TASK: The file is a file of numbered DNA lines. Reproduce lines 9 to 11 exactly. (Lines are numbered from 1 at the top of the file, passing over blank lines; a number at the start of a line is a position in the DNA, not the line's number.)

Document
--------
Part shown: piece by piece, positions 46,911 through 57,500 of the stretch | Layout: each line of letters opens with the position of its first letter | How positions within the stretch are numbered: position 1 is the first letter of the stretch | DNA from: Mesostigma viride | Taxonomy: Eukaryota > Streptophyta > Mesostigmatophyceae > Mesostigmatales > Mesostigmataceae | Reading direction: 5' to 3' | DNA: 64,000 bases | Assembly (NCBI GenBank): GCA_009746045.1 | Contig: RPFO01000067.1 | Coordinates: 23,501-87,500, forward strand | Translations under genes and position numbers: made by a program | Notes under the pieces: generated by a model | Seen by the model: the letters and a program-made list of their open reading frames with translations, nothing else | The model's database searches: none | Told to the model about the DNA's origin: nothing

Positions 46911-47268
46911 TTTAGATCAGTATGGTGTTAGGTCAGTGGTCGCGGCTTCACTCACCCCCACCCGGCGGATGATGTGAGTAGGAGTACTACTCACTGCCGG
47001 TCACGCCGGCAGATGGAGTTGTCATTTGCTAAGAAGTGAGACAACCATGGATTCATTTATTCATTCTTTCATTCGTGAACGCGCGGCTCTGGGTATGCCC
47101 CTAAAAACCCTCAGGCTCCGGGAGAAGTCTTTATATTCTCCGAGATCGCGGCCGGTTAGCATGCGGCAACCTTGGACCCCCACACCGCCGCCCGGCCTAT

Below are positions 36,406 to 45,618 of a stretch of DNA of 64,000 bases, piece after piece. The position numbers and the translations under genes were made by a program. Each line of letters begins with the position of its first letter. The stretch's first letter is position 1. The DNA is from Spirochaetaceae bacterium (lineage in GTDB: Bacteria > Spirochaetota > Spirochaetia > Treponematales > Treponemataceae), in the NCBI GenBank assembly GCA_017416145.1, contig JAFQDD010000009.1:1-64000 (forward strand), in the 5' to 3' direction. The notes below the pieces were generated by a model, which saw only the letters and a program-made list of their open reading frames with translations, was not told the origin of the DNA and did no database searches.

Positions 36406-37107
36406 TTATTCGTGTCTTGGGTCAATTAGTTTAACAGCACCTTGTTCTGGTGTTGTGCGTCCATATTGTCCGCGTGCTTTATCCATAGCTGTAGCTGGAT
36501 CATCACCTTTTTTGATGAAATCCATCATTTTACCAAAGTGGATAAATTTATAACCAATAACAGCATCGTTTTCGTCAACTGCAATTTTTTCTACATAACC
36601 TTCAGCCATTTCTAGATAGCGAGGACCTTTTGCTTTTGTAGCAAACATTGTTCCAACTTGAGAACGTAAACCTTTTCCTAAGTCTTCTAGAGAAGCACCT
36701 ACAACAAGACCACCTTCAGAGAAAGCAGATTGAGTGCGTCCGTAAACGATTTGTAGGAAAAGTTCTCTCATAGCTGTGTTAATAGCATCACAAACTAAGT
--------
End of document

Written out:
36501 CATCACCTTTTTTGATGAAATCCATCATTTTACCAAAGTGGATAAATTTATAACCAATAACAGCATCGTTTTCGTCAACTGCAATTTTTTCTACATAACC
36601 TTCAGCCATTTCTAGATAGCGAGGACCTTTTGCTTTTGTAGCAAACATTGTTCCAACTTGAGAACGTAAACCTTTTCCTAAGTCTTCTAGAGAAGCACCT
36701 ACAACAAGACCACCTTCAGAGAAAGCAGATTGAGTGCGTCCGTAAACGATTTGTAGGAAAAGTTCTCTCATAGCTGTGTTAATAGCATCACAAACTAAGT